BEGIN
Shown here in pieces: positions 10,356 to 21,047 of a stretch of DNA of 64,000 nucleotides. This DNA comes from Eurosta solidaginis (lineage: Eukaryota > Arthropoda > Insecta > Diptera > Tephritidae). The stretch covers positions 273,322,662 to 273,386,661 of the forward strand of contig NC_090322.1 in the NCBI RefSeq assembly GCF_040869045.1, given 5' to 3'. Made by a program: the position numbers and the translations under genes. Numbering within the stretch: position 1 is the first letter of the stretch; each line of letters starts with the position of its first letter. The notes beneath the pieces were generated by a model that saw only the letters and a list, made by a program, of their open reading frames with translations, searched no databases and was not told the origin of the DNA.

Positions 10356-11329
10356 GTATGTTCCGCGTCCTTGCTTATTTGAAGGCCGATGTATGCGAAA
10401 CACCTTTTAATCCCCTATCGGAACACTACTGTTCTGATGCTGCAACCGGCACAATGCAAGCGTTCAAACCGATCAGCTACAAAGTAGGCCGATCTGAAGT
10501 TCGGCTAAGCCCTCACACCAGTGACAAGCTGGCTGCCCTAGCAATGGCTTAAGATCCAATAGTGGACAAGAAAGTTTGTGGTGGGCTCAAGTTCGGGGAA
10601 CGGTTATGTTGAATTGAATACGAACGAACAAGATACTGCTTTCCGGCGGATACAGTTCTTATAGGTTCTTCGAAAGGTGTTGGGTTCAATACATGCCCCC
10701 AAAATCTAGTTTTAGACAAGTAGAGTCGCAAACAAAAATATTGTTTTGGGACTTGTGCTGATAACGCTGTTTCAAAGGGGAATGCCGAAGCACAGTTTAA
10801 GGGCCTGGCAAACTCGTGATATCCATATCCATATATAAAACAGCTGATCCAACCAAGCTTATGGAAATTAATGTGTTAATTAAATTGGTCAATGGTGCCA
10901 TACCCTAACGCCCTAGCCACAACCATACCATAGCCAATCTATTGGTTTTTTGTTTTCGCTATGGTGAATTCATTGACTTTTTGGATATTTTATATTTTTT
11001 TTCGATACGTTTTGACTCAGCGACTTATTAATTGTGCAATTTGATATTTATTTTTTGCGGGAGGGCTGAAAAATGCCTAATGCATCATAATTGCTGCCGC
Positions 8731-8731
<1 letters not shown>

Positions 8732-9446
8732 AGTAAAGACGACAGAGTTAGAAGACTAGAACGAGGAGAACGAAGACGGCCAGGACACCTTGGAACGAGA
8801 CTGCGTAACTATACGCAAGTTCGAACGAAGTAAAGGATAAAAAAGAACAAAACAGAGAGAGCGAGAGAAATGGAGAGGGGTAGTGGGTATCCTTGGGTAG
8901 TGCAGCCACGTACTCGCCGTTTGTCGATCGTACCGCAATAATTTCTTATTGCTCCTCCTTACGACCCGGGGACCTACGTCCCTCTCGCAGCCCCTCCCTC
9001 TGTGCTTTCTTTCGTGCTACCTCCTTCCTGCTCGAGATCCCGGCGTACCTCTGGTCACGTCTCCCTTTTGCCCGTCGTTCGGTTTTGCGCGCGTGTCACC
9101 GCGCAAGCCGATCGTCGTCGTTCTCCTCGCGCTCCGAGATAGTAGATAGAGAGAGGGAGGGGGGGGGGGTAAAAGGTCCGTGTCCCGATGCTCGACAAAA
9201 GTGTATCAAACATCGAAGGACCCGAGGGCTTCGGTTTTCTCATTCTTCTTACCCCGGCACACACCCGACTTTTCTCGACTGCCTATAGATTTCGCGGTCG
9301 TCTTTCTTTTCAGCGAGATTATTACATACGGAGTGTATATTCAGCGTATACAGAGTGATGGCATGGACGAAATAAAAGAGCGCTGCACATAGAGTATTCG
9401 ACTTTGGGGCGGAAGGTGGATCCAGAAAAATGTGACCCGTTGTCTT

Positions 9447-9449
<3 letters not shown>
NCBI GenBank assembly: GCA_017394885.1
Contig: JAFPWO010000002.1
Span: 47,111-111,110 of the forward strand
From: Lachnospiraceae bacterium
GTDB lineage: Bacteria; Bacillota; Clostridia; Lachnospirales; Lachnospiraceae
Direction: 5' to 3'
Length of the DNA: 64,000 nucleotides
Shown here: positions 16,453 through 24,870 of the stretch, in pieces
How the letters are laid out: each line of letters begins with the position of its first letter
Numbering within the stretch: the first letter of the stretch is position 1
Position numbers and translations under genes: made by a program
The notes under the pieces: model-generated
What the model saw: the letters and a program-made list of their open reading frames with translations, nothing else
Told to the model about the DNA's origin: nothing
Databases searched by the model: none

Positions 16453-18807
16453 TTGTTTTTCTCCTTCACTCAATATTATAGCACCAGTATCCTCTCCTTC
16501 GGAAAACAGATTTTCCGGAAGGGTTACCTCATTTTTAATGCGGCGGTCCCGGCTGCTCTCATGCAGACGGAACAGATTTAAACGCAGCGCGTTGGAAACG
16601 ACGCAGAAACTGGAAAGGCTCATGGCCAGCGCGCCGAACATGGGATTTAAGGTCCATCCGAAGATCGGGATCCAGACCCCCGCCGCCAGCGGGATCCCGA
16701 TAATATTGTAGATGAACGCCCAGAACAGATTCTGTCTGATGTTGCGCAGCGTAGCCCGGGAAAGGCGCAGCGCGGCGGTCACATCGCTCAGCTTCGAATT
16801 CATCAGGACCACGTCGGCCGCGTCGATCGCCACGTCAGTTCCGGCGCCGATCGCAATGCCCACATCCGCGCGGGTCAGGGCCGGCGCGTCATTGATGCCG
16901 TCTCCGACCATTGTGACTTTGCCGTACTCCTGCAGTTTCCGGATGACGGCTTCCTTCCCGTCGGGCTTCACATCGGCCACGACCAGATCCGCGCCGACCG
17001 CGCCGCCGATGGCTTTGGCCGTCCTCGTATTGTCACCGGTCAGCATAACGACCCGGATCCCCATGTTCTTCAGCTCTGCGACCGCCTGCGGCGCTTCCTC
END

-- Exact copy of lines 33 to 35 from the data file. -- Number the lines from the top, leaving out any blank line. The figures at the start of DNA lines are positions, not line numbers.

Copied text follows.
Numbering within the stretch: the first letter of the stretch is position 1
Position numbers and translations under genes: made by a program
The notes under the pieces: model-generated